Qahtani is one of a small but growing number of Saudi reformers who are patiently working for change within the boundaries of the deeply conservative Saudi society – and making surprising progress. While few support the revolutionary model of Tunisia or Egypt, they are benefiting from an Arab Spring tail wind.
"The revolution that took place around us was a wake-up call," says Prince Alwaleed bin Talal bin Abdulaziz al-Saud, speaking recently to a US media delegation in his plush 66th-floor offices in Riyadh's Kingdom Tower. "No one will say it, but it was the catalyst."
Among the signs of reform:
•A new YouTube satire show, La Yekthar ("Put a lid on it"), is pushing the boundaries of free speech; the most popular program so far, which mocks the government's anticorruption commission, received 3.3 million views.
•Police stations, which once turned away battered women with an admonition to obey their husbands, now have special units to tackle domestic violence; the campaign has been led by pediatrician Maha Almuneef (see her quote at lower right).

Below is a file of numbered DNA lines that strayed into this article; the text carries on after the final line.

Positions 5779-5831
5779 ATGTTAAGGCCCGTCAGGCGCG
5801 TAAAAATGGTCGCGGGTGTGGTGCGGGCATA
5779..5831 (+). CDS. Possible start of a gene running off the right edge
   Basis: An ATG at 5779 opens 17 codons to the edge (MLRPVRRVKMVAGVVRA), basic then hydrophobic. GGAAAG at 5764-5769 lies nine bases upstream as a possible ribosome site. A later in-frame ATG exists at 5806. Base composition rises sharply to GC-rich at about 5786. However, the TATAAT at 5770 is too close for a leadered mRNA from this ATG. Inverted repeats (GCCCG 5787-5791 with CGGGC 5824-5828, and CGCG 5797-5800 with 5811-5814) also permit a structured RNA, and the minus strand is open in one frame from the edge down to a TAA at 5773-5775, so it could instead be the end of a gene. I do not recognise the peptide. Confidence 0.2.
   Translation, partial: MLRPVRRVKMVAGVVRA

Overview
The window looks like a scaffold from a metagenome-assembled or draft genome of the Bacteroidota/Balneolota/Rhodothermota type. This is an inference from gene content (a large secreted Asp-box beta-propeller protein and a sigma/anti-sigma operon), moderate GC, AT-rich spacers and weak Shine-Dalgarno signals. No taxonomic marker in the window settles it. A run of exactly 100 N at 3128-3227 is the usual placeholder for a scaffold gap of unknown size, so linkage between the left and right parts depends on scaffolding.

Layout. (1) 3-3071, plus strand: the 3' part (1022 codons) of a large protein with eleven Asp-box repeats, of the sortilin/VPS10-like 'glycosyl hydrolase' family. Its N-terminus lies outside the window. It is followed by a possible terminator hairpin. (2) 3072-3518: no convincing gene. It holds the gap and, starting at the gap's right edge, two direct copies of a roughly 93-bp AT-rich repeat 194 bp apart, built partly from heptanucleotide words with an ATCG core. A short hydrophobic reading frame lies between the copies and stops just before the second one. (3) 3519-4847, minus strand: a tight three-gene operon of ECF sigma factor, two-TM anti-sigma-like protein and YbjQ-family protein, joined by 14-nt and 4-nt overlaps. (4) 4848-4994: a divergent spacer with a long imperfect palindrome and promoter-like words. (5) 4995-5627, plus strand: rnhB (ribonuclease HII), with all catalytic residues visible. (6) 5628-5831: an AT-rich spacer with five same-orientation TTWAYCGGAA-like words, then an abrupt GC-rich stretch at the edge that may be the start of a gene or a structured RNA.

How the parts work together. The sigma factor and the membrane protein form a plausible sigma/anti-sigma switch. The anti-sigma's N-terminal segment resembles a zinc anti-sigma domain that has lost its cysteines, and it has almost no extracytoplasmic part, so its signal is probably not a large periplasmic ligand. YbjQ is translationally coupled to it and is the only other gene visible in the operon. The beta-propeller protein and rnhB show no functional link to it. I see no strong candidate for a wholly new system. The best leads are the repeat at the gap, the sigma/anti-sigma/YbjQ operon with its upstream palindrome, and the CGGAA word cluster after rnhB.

•Next year, women like Dr. Almuneef will become voting members of the Shura Council, which often summons top officials for questioning and fiercely debates proposed laws.
•Sheikh Salman al-Ouda, a Salafi sheikh long popular among hard-liners, including Osama bin Laden, is now preaching the compatibility of democracy and Islam and getting serious traction (see his quote at right).
•Some 150,000 Saudi students are currently studying abroad on the King Abdullah scholarship, cultivating a generation fluent in English and at ease with Western society.